Uyangoda uses the example of the Kaffir community (as it’s known) in Sri Lanka to illustrate this outside of a European and US-based setting. She also argues at several points in the text that the reliance on anglophone terminology, especially when it comes to Italy – a country which has its own, regularly unacknowledged, history of violent colonialism – can lead to playing catch-up, instances of mistranslation, and eventual misunderstandings of otherwise clearer concepts in, say, a Black US, or even UK, community. (The capitalisation of Black is intentional here, as the adjective denotes a political identity)
Her other point, which she makes often, is about the presence (or absence) of black people in front of an audience, whether at arts, media, or other public events. In her view they are usually relegated to a minority appointed to represent minorities, and when talking about them it’s as passive objects, rather that recognising their active and subjective participation.
‘Those few times in Italy when people of colour are seen in the media, we can be certain that their presence is tied to the topic being discussed on the show. Have you ever switched on the TV, the radio or opened up a newspaper to see, listen to or read a person of colour presenting – let’s see – a travel programme or the new financial reform? No? Exactly. In the best of cases, they will be talking about racism, immigration, and Salvini. In the worst cases, they’re just not there.’
I asked Uyangoda about this too, and whether she believes it is something worth reforming, or possible to reform, from within the existing system, or, if new forms of media are needed instead? Her answer, yet again, is pretty comprehensive: ‘I think of independent platforms as safe spaces for racialised people – and as such, they are important spaces for organisation, reflection and the sharing of knowledge. Inclusion in society on a wider scale, however, necessarily implies a doubled effort: those within [media spaces] need to become aware of the whiteness of these rooms, and actively reform their line-up and access mechanisms along with those who have historically been excluded from them.’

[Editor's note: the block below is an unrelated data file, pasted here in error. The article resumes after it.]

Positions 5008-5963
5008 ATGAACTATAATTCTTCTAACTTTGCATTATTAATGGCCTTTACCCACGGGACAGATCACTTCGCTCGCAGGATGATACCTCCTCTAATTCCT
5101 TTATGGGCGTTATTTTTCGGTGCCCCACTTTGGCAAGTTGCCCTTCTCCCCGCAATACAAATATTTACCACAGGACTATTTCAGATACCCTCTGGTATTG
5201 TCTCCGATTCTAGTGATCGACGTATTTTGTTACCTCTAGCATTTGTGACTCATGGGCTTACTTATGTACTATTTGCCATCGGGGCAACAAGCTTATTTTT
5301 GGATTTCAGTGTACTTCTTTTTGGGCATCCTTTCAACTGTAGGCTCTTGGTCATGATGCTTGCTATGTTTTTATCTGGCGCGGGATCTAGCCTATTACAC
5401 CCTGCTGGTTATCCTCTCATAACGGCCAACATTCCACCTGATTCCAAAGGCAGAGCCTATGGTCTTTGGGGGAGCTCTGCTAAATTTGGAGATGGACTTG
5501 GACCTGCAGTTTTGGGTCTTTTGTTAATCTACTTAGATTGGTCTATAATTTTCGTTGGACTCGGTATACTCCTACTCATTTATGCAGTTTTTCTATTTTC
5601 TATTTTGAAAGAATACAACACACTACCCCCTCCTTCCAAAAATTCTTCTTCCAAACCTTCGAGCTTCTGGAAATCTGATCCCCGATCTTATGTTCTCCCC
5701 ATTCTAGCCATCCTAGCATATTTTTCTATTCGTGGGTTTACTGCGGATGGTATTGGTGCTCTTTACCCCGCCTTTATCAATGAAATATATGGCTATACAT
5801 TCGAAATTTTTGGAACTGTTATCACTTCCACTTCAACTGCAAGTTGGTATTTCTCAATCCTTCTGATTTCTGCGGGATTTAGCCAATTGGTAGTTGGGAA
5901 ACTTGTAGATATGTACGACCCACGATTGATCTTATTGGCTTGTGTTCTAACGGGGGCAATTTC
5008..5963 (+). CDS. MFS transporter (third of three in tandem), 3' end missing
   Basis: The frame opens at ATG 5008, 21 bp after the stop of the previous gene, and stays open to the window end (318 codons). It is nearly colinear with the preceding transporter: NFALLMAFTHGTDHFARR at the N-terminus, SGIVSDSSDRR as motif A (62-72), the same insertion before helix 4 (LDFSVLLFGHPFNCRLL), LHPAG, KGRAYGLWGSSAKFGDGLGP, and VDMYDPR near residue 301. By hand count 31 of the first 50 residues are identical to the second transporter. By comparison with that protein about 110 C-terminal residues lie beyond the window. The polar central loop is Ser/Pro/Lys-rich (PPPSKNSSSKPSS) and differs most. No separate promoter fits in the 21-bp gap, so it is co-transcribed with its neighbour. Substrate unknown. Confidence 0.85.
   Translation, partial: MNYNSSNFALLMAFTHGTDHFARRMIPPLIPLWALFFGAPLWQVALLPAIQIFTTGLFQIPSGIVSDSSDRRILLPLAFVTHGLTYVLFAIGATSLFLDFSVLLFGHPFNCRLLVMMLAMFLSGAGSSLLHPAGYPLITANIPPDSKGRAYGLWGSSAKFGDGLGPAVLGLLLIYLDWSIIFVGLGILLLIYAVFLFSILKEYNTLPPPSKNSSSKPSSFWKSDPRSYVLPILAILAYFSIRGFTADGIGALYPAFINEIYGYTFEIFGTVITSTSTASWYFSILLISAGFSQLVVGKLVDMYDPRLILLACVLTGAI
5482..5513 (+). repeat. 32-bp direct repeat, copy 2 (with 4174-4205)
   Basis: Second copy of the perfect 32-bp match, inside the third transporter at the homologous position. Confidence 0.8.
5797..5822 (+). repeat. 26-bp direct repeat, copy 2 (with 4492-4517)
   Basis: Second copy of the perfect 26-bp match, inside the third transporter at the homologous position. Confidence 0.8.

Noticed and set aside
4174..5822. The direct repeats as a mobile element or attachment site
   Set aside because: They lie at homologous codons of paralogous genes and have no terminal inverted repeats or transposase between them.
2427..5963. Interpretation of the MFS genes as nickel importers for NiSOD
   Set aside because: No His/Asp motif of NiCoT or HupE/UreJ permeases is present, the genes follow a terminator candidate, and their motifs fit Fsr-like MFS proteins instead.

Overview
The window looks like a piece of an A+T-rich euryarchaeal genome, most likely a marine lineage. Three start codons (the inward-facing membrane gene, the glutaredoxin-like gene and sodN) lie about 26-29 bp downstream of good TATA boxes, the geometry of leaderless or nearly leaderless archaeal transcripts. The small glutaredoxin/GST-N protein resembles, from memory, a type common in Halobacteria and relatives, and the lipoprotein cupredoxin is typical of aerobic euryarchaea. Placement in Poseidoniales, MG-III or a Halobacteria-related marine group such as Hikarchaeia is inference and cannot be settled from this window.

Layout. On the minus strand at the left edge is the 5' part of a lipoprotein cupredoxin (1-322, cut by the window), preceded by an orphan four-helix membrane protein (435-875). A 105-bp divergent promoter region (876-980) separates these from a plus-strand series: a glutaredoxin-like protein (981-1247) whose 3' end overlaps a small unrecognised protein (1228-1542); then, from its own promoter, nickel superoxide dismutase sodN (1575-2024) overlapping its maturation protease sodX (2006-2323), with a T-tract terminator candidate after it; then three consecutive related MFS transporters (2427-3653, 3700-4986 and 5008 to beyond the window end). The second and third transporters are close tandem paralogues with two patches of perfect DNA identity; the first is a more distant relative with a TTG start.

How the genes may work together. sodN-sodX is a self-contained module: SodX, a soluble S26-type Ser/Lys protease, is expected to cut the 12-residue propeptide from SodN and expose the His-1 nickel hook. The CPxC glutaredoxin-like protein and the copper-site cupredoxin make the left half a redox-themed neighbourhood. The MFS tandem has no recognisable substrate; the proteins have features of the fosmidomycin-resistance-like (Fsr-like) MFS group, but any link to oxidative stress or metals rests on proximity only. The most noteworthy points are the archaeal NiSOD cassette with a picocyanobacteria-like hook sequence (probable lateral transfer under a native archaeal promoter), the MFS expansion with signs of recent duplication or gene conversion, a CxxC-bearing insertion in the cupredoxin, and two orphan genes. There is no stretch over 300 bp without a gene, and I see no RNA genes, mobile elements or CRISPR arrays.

Despite the above, there is a note of pessimism in the final chapters of her book, one that it only justified: these conversations tend to happen in the wake of social media activism as opposed to societal and policy-based change; they latch on to trends and conversations imported from the US, instead of seeing what is happening on a daily basis within our own country and communities. As I asked her about this pessimism, Uyangoda points out that even these grassroots efforts can, and have, led to actual, tangible changes. Active subjects, shared conversations, inclusion within higher levels of decision-making and creativity; Uyangoda has not been simply carving out a space for herself, but rather working alongside those who, like her, do not see themselves reflected in any facet of society, and who have placed themselves closer to ‘key roles of production – in fashion, cinema, literature – [which is] crucial for a society that not only appears multicultural, but is actually, truly inclusive.’
Nadeesha Uyangoda’s book offers us an insight into what those key roles are, who those people are working so hard to find space for themselves in the ‘whiteness of those rooms’, and into the way forward. All that written in a style that is clear, intelligent, and in the form of an active conversation with all of us. After all, the personal is political, especially when there is only one person in the room.
By Alex Valente
With thanks to Nadeesha Uyangoda.
And you can read more from her, and from Alex Valente in The Italian Riveter – coming soon!
L’UNICA PERSONA NERA NELLA STANZA
(The Only Black Person in the Room)
by Nadeesha Uyangoda
Published in Italian by 66thand2nd (2021)
Translations from Italian by Alex Valente
Nadeesha Uyangoda is a freelance journalist based in Milan. Her work focuses on identity, migration and second generations. Her stories have appeared in Al Jazeera English, The Telegraph and Vice Italy, among others. Follow her on Twitter @nadeeshauy.
Alex Valente (he/him) is a white European currently living on xʷməθkʷəy̓əm, Sḵwx̱wú7mesh, and səlilwətaɬ land. He is a literary translator from Italian into English, though he also dabbles with French and RPGs, and is co-editor of The Norwich Radical. His work has been published in NYT Magazine, The Massachusetts Review, The Short Story Project, and PEN Transmissions.
Read previous posts in The Italianist series: